SGS 1-24
Brigadoon at Wings Museum
Role Open-class sailplane
National origin United States
Manufacturer Schweizer Aircraft Corporation
Designer Howard Burr and Ernest Schweizer
First flight 1953[1]
Status Currently at Wings Over the Rockies Air and Space Museum, on long-term loan from National Soaring Museum
Number built 1
Developed from SGS 1-23

The Schweizer SGS 1-24, also referred to as the Schweizer-Burr SGS 1-24, is a United States single-seat, mid-wing, Open Class competition glider built by Howard Burr and Schweizer Aircraft of Elmira, New York.[2]

The 1-24 is a development of the Schweizer SGS 1-23 that utilized a 1-23 fuselage and a newly constructed set of 55 foot (16.9 m) span, high aspect ratio wings.[2][3]

The aircraft was constructed as a spare time project by Howie Burr and Ernest Schweizer to produce a competition sailplane. The aircraft first flew in 1953 and one example was completed.[2][3]

Design and development[]

The early 1950s were the heyday of the SGS 1-23 design. From the time of its introduction in 1948 the production sailplane had dominated soaring contests in the USA.[2]

Schweizer Aircraft employee Howie Burr conceived of creating an improved version of the 1-23 by using the existing fuselage and building a set of 17.10:1 aspect ratio wings for the aircraft. The 55-foot (17 m) span wings gave the aircraft a 30:1 glide ratio and a low 2.0-foot-per-second (0.61 m/s) minimum sink speed. Those performance figures are identical to the 1-23D[1][2]

Burr finished the aircraft in his spare time, flying it first in early 1953. The 1-24 was ready for competition flying in time for the 1953 US Nationals, which were held at Harris Hill, New York.[1][2][3]

The 1-24 design was never certified and the sole aircraft that was built is an experimental aircraft in the "racing, exhibition" class and registered as N91888.[2][4]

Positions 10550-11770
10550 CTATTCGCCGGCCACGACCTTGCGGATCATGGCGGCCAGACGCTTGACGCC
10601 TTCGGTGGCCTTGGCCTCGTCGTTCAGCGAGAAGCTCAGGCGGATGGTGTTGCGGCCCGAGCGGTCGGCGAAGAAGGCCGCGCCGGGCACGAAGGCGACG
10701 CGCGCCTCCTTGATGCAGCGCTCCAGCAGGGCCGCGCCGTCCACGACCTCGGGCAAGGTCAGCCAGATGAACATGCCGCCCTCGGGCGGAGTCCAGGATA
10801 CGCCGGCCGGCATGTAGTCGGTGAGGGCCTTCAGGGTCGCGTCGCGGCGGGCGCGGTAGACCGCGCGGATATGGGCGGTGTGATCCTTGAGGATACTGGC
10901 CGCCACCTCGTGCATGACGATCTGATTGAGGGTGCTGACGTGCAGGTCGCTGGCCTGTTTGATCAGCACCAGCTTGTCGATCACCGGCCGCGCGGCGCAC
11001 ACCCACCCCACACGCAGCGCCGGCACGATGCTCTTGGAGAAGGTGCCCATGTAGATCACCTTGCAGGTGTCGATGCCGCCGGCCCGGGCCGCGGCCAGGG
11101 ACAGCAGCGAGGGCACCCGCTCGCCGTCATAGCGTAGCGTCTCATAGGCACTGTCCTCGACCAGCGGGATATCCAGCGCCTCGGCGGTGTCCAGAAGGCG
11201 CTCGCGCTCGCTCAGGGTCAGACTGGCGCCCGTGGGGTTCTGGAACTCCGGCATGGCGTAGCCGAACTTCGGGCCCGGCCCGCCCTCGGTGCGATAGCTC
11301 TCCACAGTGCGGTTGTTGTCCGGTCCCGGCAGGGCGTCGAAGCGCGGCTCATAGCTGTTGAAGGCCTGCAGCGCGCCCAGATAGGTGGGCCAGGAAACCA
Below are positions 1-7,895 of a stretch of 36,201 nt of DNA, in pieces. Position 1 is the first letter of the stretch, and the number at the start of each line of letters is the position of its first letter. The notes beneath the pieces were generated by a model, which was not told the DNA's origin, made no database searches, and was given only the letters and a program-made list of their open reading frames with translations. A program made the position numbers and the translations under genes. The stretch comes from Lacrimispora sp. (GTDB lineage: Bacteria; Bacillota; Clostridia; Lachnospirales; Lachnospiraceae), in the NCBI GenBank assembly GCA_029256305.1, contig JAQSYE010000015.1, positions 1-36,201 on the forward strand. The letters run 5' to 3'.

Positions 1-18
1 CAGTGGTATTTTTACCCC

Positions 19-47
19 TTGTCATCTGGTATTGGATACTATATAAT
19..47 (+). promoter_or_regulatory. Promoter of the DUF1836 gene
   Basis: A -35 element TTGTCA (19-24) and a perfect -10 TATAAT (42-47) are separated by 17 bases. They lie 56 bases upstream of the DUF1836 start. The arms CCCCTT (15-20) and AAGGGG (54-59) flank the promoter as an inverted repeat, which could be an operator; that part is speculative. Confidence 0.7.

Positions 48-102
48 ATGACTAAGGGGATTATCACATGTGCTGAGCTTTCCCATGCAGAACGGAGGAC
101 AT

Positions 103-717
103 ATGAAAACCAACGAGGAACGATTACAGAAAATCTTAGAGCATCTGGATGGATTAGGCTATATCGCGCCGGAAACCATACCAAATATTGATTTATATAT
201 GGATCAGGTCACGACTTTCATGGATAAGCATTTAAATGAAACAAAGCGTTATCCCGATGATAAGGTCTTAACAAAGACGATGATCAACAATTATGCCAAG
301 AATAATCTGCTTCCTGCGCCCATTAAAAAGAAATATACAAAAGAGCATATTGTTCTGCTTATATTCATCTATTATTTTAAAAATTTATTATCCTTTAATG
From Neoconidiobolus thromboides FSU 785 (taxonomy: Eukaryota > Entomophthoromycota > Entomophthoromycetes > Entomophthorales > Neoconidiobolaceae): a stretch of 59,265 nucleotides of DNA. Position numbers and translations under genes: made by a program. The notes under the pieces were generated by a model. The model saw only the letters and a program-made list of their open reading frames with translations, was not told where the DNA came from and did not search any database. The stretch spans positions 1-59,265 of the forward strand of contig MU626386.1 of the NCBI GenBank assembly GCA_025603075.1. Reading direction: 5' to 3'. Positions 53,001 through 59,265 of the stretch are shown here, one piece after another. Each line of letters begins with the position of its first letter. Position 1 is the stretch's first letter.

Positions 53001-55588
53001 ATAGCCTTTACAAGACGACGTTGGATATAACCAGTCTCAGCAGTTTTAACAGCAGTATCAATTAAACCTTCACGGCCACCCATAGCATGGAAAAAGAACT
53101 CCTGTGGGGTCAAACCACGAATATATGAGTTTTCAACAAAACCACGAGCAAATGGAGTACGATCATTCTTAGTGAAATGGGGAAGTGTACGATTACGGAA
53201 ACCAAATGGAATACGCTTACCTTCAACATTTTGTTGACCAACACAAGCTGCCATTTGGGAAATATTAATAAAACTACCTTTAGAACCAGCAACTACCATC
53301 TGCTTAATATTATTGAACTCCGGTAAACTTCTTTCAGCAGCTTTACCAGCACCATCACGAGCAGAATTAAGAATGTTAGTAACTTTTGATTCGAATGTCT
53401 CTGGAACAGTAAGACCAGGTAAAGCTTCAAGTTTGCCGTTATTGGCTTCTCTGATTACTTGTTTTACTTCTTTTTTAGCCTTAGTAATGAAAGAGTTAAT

The 1-24 is of all metal construction, including aluminum wings.[2][3]

The design incorporated some innovative concepts in addition to the high aspect ratio wing. It had a shuttle weight that could be moved by cable through the length of the tail that allowed the glider to be trimmed anywhere between 50 mph (80 km/h) and 80 mph (129 km/h).[2][3]

Operational history[]

The 1-24 was given the name Brigadoon by Howie Burr, after the popular musical stage play and film of the same name.[1][2]

Burr entered the 1-24 in the 1953 US Nationals[1] and the Snowbird meet held at Harris Hill over Thanksgiving, 1955. In the Snowbird meet, Burr flew the 1-24 to second place against a field of 25 sailplanes.[5]

The 1-24 was loaned to Paul A. Schweizer to compete in the 1957 US Nationals, which were held in Elmira, New York. Burr was unable to fly the 1-24 in that contest himself, as he was contest director. Paul Schweizer did not complete the competition as his father died during the contest and he withdrew.[6]

In 1969, the 1-24 was sold to Carl Waters and moved to California. Burr later re-purchased the aircraft from Waters and carried out a complete restoration of it, including the original name "Brigadoon".[2]


The 1-24 was substantially damaged on 25 May 1996 at landing at the Mountain Valley Airport, Tehachapi, California when it collided with two other parked gliders.[7]

Aircraft on display[]

The 1-24 was initially loaned to the National Soaring Museum, Elmira, New York and later title was transferred to the museum.[8] It is currently on long-term loan at the Wings Over the Rockies Air and Space Museum. Denver, Colorado.


General characteristics


See also[]

Related lists


  1. ^ a b c d e Schweizer, Paul A: Wings Like Eagles, The Story of Soaring in the United States, page 136. Smithsonian Institution Press, 1988. ISBN 0-87474-828-3
  2. ^ a b c d e f g h i j k Said, Bob: 1983 Sailplane Directory, Soaring Magazine, page 30. Soaring Society of America, November 1983. USPS 499-920
  3. ^ a b c d e Activate Media (2006). "SGS 1-24 Schweizer". Archived from the original on 2002-01-19. Retrieved 2008-05-22.
  4. ^ Federal Aviation Administration (May 2008). "FAA Registry". Retrieved 2008-05-22.
  5. ^ Schweizer, Paul A: Wings Like Eagles, The Story of Soaring in the United States, page 150. Smithsonian Institution Press, 1988. ISBN 0-87474-828-3
  6. ^ Schweizer, Paul A: Wings Like Eagles, The Story of Soaring in the United States, page 161. Smithsonian Institution Press, 1988. ISBN 0-87474-828-3
  7. ^ National Transportation Safety Board (May 1996). "LAX96LA218". Retrieved 2008-06-05.
  8. ^ Munson, J. (n.d.). "Sailplanes in Our Collection". Archived from the original on 2011-05-16. Retrieved 2008-04-15.

External links[]